Because our holding is based in the plain language of the statute, we need not accord deference to the agency interpretation offered by the Government. Pub. Emps. Ret. Sys. v. Betts, 492 U.S. 158, 171, 109 S.Ct. 2854, 106 L.Ed.2d 134 (1989) (“[O]f course, no deference is due to agency interpretations at odds with the plain language of the statute itself.”). Even if the statute had been silent or ambiguous, however, the USCIS interpretation would have been rejected. Under Skidmore, the weight of deference, if so given, depends on “the thoroughness evident in [the agency's] consideration, the validity of its reasoning, its consistency with earlier and later pronouncements, and all those factors which give it power to persuade, if lacking power to control.” Skidmore, 323 U.S. at 140, 65 S.Ct. 161. Here, there is no question that the consistency factor weighs in favor of the USCIS; the opinions from the agency are consistent with the USCIS position. For the reasons stated above, however, the “validity of reasoning” factor weighs heavily against the USCIS and outweighs the consistency factor. Being consistently wrong does not afford the agency more deference than having valid reasoning. The remaining factor—the thoroughness of the reasoning—does not militate strongly for either side. Again, incorrect reasoning, no matter how thorough, does not carry any weight. Any deference afforded would have been minimal, if at all.
The parties rely on two opinions that discuss the interplay between § 1255 and § 1254a from the Fifth and Eleventh Circuits: United States v. Orellana, 405 F.3d 360 (5th Cir.2005) and Serrano v. U.S. Attorney Gen., 655 F.3d 1260 (11th Cir.2011). Neither case is binding on our court, and neither is particularly helpful in the instant case.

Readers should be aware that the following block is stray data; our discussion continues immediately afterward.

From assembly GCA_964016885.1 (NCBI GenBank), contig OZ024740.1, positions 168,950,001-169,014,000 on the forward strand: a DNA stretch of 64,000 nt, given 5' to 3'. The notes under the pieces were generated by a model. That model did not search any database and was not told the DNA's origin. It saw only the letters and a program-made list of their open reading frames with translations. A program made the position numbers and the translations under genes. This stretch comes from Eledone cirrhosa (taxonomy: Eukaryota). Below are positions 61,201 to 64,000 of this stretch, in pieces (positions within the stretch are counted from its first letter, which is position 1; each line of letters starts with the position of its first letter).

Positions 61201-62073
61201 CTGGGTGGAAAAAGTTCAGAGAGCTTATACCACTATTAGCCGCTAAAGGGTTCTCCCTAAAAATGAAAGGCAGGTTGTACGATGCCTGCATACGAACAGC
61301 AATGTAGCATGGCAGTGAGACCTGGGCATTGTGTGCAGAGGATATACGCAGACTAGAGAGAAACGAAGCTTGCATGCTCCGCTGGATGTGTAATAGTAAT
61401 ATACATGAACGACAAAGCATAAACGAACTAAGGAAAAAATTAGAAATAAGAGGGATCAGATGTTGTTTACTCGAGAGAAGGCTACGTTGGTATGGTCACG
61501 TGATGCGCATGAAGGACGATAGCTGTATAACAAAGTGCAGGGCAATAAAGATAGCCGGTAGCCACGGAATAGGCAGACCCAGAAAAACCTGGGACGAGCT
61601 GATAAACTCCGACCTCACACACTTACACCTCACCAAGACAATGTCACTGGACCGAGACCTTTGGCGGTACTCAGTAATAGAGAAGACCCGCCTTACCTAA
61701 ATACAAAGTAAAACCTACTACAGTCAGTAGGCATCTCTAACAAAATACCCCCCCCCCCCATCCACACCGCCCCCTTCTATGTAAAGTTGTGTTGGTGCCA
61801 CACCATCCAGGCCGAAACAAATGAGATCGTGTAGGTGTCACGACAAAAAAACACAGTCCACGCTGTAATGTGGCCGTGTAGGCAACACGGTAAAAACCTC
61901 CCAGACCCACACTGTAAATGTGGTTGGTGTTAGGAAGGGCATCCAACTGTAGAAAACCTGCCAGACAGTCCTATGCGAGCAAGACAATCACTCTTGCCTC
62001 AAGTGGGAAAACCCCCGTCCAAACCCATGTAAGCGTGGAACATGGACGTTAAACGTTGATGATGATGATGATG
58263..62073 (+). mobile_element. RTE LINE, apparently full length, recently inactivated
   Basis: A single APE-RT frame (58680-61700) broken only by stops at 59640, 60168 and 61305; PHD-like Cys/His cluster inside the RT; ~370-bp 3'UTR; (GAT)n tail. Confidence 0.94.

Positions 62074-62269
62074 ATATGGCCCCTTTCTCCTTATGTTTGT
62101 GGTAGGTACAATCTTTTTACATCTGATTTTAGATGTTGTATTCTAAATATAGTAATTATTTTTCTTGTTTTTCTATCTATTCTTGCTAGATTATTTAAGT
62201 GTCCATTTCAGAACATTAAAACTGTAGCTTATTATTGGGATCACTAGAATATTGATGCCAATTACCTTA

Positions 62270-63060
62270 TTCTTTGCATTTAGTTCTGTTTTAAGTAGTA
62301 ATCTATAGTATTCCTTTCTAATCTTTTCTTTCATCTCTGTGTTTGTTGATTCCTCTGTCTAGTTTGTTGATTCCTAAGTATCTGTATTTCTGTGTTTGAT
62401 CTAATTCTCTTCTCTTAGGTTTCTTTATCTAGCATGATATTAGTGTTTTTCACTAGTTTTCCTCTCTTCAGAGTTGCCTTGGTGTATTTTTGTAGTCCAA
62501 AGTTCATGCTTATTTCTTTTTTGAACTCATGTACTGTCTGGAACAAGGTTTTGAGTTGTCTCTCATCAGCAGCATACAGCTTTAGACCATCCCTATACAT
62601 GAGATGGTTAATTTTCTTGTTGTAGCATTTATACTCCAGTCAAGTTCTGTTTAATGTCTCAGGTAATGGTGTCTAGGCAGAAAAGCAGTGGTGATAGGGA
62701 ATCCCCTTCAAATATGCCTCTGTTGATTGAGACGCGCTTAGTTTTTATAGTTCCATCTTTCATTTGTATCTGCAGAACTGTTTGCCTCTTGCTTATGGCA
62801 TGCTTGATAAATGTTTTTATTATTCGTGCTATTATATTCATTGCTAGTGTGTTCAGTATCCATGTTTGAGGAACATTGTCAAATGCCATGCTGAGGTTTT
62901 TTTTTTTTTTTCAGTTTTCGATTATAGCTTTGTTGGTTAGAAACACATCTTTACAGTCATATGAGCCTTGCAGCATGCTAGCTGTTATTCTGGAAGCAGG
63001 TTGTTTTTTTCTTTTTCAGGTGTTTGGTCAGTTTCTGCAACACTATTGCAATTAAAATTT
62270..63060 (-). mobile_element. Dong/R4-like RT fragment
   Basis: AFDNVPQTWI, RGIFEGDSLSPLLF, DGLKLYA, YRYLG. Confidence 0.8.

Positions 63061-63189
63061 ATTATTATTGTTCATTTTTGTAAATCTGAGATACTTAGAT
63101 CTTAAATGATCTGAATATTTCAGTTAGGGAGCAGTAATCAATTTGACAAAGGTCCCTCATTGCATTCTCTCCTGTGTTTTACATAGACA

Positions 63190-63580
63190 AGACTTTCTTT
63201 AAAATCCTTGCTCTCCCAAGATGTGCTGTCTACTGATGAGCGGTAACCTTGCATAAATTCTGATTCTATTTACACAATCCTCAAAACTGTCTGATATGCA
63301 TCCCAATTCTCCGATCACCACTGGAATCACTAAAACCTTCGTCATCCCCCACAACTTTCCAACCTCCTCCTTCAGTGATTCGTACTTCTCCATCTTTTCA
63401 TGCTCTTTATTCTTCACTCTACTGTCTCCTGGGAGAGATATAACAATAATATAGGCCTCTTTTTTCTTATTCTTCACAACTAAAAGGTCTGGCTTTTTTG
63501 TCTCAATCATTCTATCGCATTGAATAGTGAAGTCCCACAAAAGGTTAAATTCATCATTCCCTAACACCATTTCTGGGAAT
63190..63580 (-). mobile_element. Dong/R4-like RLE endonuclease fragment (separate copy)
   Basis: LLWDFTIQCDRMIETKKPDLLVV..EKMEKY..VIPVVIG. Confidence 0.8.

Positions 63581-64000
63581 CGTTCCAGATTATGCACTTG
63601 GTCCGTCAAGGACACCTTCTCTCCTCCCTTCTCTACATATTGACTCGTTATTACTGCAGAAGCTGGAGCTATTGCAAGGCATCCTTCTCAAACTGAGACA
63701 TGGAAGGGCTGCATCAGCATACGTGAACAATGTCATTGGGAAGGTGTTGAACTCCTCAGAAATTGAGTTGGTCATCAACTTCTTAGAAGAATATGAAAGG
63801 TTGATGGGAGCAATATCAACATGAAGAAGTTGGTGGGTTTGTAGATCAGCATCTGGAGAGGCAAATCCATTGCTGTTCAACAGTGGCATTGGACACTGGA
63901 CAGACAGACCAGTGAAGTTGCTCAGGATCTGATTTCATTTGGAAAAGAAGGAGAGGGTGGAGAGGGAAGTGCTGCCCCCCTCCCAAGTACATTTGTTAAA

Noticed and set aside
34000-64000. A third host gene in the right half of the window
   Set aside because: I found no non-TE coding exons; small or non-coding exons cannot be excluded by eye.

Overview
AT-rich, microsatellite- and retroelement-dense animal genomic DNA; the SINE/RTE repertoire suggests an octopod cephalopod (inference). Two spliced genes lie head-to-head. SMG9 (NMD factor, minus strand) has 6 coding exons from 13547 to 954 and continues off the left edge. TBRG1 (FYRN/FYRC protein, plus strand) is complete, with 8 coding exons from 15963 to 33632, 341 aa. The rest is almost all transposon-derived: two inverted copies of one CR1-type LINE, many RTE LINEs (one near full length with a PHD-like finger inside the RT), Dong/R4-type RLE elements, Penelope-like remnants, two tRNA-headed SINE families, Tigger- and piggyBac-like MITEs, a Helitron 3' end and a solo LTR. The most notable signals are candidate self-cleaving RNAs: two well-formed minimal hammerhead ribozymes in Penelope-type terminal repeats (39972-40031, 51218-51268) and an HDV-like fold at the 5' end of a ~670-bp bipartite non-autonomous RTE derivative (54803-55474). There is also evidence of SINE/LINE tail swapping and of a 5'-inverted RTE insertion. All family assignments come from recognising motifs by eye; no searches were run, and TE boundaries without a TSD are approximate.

Serrano involved a situation superficially similar to the one presented here. In Serrano, the petitioner applied for TPS status, but did “not assert that he disclosed his illegal entry into the United States on his application for Temporary Protected Status.” Serrano, 655 F.3d at 1265 n. 4. Serrano was granted TPS status and later moved for adjustment of status under § 1255 when an immediate relative visa became available through his U.S. citizen wife. Id. at 1263. His LPR application was denied. The crucial difference in Serrano from the present case is that in Serrano, the petitioner did not disclose on his TPS application that he entered the country illegally, without inspection. Here, Suazo did.
Orellana, the Fifth Circuit case cited by the parties, involved the effect of TPS status on a criminal indictment for an illegal alien in the United States in possession of a firearm. Orellana, 405 F.3d at 361. The Fifth Circuit described Orellana's status as a TPS beneficiary and stated “[a]s a result, Orellana was granted protection from removal, authorized to seek employment, and given the ability to apply for adjustment of status as if he were in lawful non-immigrant status.” Id. at 366. While the language is dicta, it gives insight into the Fifth Circuit's view of the issue. Orellana directly states that the statutory language and scheme supports the Suazos's view that there is a pathway for LPR status contained in these statutes.
Policy considerations support our interpretation. Mr. Suazo seems to be the exact type of person that Congress would have in mind to allow adjustment of status from TPS beneficiary to LPR. He has been in the United States for about fifteen years. He has roots here. His wife and minor child are here. They are both United States citizens. He is of good moral character and a contributing member of society. He has waited his turn for an independent, legal, and legitimate pathway to citizenship, through the immediate relative visa application. If the statutes are interpreted as the Government argues they should be, the result would be absurd. The Government is essentially telling him that he is protected and can stay here, but that he will never be allowed to become an LPR, even for an independent basis. Under the Government's interpretation, Mr. Suazo would have to leave the United States, be readmitted, and then go through the immigration process all over again. This is simply a waste of energy, time, government resources, and will have negative effects on his family—United States citizens. We are disturbed by the Government's incessant and injudicious opposition in cases like this, where the only purpose seems to be a general policy of opposition for the sake of opposition.
Accordingly, we REVERSE the district court's judgment as to the APA claim and REMAND the case to the USCIS for review. Because we grant Petitioners' APA claim, we decline to address the mandamus claim.